Fit for Work service launches to help long-term sick
A new service designed to help employees on long-term sickness return to work has just gone live across England and Wales. Dr. Lucy Goundry explains how the service works and how it could benefit both employees and employers.
According to government statistics, around 815,000 working people in England each year  have sickness absence of four weeks or more. Research indicates that, without support, a significant proportion will struggle to return to their jobs – and that’s where Fit for Work comes in. It is an independent scheme, set up to support and advise employed patients who have been, or are likely to be, off work for a period of four weeks or more. It’s a free and confidential service run by health and work professionals, who will listen to people’s concerns and help them with a personalised and practical step-by-step Return to Work Plan.
Since July, all GPs in England and Wales have been able to offer their working patients a referral to the new service, which includes an in-depth assessment, followed by a personalised Return to Work Plan and managed support to get back to their jobs.
Research suggests that if you can help address the wider obstacles to people returning to and staying in work, it can support people back to work sooner and help prevent them falling out of employment. The service is based on recommendations from the Health at Work – an independent review of sickness absence report by Dame Carol Black and David Frost CBE, and is entirely voluntary.
The service will also help employers reduce the impact of long-term sickness absence on their businesses, and is expected to be of particular value in small and medium-sized businesses where there is no, or limited, employer occupational health support available. It is estimated that only 31 per cent of employees  currently have access to occupational health services through their place of work. Fit for Work will offer a line of support both for employees who want to get back to work but are struggling to do so, as well as for employers, who may be finding the negative effects of long-term absenteeism difficult for their business.
To give an example of how the service can work for people, we can look at one of our case studies, Lisa (whose name has been changed), a 56-year-old production administrator at a trailer manufacturing plant in South Yorkshire, who was referred to us by her GP. Lisa has osteoarthritis in her knees, which can flare up, causing a lot of stiffness and pain, making it very hard for her to continue working during these flare-ups. Once her GP referred her to us, she had a telephone assessment with a Fit for Work case manager on the same day. Her case manager helped her to create a Return to Work Plan, which was then shared with her employer.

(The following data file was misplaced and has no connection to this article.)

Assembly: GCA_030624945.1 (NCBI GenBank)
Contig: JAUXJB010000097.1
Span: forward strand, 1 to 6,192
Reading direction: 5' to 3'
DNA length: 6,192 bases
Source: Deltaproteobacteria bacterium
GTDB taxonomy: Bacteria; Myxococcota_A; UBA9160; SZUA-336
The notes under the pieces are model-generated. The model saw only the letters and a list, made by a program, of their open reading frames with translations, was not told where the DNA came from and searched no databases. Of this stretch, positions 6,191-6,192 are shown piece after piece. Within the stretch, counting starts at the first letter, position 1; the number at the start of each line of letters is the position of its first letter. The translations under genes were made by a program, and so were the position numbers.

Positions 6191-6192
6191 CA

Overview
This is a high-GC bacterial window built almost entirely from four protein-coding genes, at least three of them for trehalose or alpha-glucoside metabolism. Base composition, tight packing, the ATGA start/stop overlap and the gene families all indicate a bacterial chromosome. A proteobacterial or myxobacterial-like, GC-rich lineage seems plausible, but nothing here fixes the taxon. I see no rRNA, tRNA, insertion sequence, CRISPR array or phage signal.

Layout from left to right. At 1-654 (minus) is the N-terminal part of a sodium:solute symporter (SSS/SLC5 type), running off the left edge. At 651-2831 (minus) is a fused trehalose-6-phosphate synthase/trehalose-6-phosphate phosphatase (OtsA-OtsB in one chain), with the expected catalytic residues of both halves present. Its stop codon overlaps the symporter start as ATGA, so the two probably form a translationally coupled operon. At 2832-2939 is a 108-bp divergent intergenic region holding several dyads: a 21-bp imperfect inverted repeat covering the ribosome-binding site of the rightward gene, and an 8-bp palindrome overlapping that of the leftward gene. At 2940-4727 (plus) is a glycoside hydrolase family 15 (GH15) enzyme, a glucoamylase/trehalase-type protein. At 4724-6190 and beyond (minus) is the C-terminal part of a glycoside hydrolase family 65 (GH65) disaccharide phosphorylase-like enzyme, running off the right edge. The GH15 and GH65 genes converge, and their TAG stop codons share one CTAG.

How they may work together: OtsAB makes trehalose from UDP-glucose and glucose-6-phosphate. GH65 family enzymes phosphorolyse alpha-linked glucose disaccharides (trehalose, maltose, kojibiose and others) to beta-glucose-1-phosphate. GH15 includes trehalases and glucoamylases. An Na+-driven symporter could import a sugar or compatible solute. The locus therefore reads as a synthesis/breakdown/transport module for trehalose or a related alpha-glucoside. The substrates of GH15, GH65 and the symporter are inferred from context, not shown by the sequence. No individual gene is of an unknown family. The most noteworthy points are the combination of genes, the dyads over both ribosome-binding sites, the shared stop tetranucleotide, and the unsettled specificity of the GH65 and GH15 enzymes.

Lisa’s case manager also spoke to her employer on her behalf, who subsequently agreed to complete ergonomic and risk assessments in the workplace, a suggestion made in her Return to Work Plan. The plan helped to guide Lisa through the process of getting back to work in a way that suited her, and she is now being rehabilitated back to work. For those worried about the extra cost things like risk assessments may incur, the government has also introduced a tax exemption of up to £500 (per year, per employee) on medical treatments recommended to help employees return to work. This will be applicable to treatments recommended by occupational health professionals in Fit for Work.
Lisa’s experience demonstrates how Fit for Work can work with both employees and employers to find a solution which suits all parties. Although currently employees can only be referred to Fit for Work by their GP, from autumn 2015 employers will also be able to refer their employees who they think would benefit from the service. In the next year, we want to focus on reaching as many people as possible across England and Wales, with referrals from both GPs and employers, and helping those worrying about being off work sick back to work in a way that suits them.
Dr. Lucy Goundry is clinical director for the Fit for Work service
2. YouGov poll for the consultancy Croner of workers surveyed said their employer did not provide OH services, such as health information, counselling, wellbeing programmes or health checks.
Sleep and Fatigue: Director’s Briefing
Fatigue is common amongst the population, but particularly among those working abnormal hours, and can arise from excessive working time or poorly designed shift patterns. It is also related to workload, in that workers are more easily fatigued if their work is machine-paced, complex or monotonous.
This free director’s briefing contains:
- Key points;
- Recommendations for employers;
- Case law;
- Legal duties.